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Service learning is a method of teaching, learning and reflecting that combines academic classroom curriculum with meaningful service, frequently youth service, throughout the community. As a teaching methodology, it falls under the category of experiential education. More specifically, it integrates meaningful community service with instruction and reflection to enrich the learning experience, teach civic responsibility, encourage lifelong civic engagement, and strengthen communities.

Key components

Service learning combines experiential learning and community service opportunities. It can be distinguished in the following ways:

  • Curricular connections- Integrating learning into a service project is key to successful service learning. Academic ties should be clear and build upon existing disciplinary skills.
  • Student voice - Beyond being actively engaged in the project itself, students have the opportunity to select, design, implement, and evaluate their service activity, encouraging relevancy and sustained interest.
  • Reflection - Structured opportunities are created to think, talk, and write about the service experience. The balance of reflection and action allows a student to be constantly aware of the impact of their work.
  • Community partnerships - Partnerships with community agencies are used to identify genuine needs, provide mentorship, and contribute assets towards completing a project. In a successful partnership, both sides will give to and benefit from the project. In order for this partnership to be successful, clear guides must be implemented as to how often a student engages in service to a particular community agency.
  • Authentic community needs – Local community members or service recipients are involved in determining the significance and depth of the service activities involved.
  • Assessment - Well structured assessment instruments with constructive feedback through reflection provide valuable information regarding the positive 'reciprocal learning' and serving outcomes for sustainability and replication.


As Defined by Robert Sigmon, 1994:

  • Service-LEARNING: Learning goals primary; service outcomes secondary.
  • SERVICE-Learning: Service outcomes primary; learning goals secondary.
  • service learning: Service and learning goals completely separate.
  • SERVICE-LEARNING: Service and learning goals of equal weight and each enhances the other for all participants.

In this comparative form, the typology is helpful not only in establishing criteria for distinguishing service-learning from other types of service programs but also in providing a basis for clarifying distinctions among different types of service-oriented experiential education programs (e.g., school volunteer, community service, field education, and internship programs). [13]

Effect on Engineering Education

Many engineering educators see service learning as the solution to several prevalent problems in engineering education today. In the past, engineering curriculum has fluctuated between emphasizing engineering science to focusing more on practical aspects of engineering. Today, many engineering educators are concerned their students do not receive enough practical knowledge of engineering and its context. Some speculate that adding context to engineering help to motivate engineering students’ studies and thus improve retention and diversity in engineering schools. Others feel that the teaching styles do not match the learning styles of engineering students.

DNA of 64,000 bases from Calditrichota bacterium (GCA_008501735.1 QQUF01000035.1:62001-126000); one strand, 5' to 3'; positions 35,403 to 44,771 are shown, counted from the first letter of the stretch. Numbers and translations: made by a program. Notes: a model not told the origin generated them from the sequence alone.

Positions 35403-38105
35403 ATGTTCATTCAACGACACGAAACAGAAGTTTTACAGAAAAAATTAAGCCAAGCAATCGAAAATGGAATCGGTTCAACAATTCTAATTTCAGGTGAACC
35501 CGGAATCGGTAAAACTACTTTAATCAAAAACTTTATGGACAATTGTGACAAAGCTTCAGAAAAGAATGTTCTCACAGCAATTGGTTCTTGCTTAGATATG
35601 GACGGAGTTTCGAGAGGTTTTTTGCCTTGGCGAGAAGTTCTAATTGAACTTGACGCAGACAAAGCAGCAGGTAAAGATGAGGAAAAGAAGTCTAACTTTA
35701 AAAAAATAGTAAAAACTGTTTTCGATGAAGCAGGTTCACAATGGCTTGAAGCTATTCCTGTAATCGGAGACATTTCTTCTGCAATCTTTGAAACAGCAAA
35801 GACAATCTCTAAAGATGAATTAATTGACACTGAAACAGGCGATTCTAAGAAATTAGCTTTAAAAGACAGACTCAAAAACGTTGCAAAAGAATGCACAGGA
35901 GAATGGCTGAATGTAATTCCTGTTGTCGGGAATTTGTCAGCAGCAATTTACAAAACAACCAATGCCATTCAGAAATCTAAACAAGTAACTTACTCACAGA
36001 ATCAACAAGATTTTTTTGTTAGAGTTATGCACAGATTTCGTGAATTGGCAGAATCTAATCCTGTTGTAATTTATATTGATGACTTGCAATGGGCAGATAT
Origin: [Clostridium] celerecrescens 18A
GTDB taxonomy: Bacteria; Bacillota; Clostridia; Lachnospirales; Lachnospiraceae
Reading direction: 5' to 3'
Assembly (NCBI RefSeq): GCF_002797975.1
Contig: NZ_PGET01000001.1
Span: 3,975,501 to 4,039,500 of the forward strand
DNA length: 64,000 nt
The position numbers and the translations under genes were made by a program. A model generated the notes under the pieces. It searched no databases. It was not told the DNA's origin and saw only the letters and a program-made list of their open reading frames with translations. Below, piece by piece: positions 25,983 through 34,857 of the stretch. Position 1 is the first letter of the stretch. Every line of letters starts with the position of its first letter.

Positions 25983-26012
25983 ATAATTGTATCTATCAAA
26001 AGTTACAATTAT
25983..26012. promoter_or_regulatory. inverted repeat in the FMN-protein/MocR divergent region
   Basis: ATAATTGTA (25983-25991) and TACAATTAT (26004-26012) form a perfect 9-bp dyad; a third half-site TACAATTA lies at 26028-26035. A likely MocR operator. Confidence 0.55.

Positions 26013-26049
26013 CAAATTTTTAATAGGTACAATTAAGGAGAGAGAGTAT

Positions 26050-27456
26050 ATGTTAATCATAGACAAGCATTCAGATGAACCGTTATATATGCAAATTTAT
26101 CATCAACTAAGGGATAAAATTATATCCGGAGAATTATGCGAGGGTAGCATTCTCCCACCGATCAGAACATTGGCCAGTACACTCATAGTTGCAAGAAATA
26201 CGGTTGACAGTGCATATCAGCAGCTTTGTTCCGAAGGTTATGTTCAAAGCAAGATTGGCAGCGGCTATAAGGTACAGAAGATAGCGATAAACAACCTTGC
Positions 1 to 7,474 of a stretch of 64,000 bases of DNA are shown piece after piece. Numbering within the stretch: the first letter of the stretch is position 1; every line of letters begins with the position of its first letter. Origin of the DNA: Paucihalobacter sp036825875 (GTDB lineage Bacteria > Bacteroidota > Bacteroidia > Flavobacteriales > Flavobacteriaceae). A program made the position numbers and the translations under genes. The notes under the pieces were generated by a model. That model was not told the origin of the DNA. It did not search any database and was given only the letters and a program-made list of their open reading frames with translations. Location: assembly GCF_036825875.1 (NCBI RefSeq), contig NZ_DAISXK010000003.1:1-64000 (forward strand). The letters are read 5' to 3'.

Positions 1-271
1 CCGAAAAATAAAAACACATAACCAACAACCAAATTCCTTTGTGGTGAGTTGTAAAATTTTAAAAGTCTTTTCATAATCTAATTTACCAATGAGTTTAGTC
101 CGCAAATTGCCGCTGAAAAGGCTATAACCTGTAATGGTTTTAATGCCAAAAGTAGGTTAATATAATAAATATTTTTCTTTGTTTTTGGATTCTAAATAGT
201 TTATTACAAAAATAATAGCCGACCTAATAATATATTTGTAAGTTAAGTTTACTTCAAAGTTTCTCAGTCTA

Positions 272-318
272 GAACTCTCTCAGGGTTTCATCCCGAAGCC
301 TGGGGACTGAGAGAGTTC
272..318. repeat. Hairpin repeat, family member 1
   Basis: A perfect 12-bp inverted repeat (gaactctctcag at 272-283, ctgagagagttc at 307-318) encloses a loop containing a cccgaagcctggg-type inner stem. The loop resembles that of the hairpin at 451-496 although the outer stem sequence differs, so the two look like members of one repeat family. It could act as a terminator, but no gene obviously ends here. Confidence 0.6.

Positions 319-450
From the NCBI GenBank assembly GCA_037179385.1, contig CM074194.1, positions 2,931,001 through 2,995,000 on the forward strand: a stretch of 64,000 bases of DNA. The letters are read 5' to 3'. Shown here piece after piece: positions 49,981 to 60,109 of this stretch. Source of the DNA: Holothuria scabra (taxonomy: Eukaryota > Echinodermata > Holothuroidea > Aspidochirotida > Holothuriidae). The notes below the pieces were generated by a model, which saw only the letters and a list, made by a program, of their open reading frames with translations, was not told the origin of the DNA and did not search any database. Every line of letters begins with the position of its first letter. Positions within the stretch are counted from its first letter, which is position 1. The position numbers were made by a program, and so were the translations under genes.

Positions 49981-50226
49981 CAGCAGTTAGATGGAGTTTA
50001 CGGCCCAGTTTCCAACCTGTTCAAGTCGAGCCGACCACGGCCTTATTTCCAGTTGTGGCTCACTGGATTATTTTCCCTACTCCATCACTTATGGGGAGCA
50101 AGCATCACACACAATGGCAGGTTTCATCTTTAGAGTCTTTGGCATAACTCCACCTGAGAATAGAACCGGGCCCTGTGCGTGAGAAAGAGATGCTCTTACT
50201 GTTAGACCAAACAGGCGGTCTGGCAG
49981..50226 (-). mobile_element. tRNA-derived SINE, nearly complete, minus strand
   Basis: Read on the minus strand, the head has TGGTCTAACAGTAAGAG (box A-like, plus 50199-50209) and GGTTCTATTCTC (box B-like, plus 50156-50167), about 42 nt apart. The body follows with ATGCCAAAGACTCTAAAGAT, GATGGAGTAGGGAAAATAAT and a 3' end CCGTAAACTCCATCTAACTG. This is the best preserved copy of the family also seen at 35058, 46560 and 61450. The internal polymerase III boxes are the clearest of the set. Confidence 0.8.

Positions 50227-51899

Many engineering faculty members believe the educational solution lies in taking a more constructivist approach, where students construct knowledge and connections between nodes of knowledge as opposed to passively absorbing knowledge. Educators see service learning as a way to both implement a constructivism in engineering education as well as match the teaching styles to the learning styles of typical engineering students. As a result, many engineering schools have begun to integrate service learning into their curriculums.


The end of World War II, marked the beginning of a movement toward increased emphasis on engineering science in engineering education. Initially, this movement enhanced the quality of engineering education. However, after decades of rising focus on science engineering, undergraduate engineering education began to lack instruction on practical engineering applications. Concurrently, the undergraduate engineering experience became increasingly fragmented [1]. As one author described it, "Schools break knowledge and experience into subjects, relentlessly turning wholes into parts, flowers into petals, history into events, without ever restoring continuity [2].”

In the 1980s, many different organizations, including both research institutions and professional associations, conducted studies in attempts to resolve the educational problems in the engineering field. Though they conducted their research independently, they arrived at several common conclusions. Researchers agreed that the engineering schools should continue to provide solid basic theory knowledge. However, they also called for added emphasis on synthesis and design understanding as well as increased exposure to societal context and interdisciplinary teamwork [1]. Later reports reiterated the need for more exposure to engineering’s context as well as a need to make engineering more attractive and relevant to students [3]. Papers also reported the need for engineering students to develop professional and interpersonal skills [4].

Engineering Education Today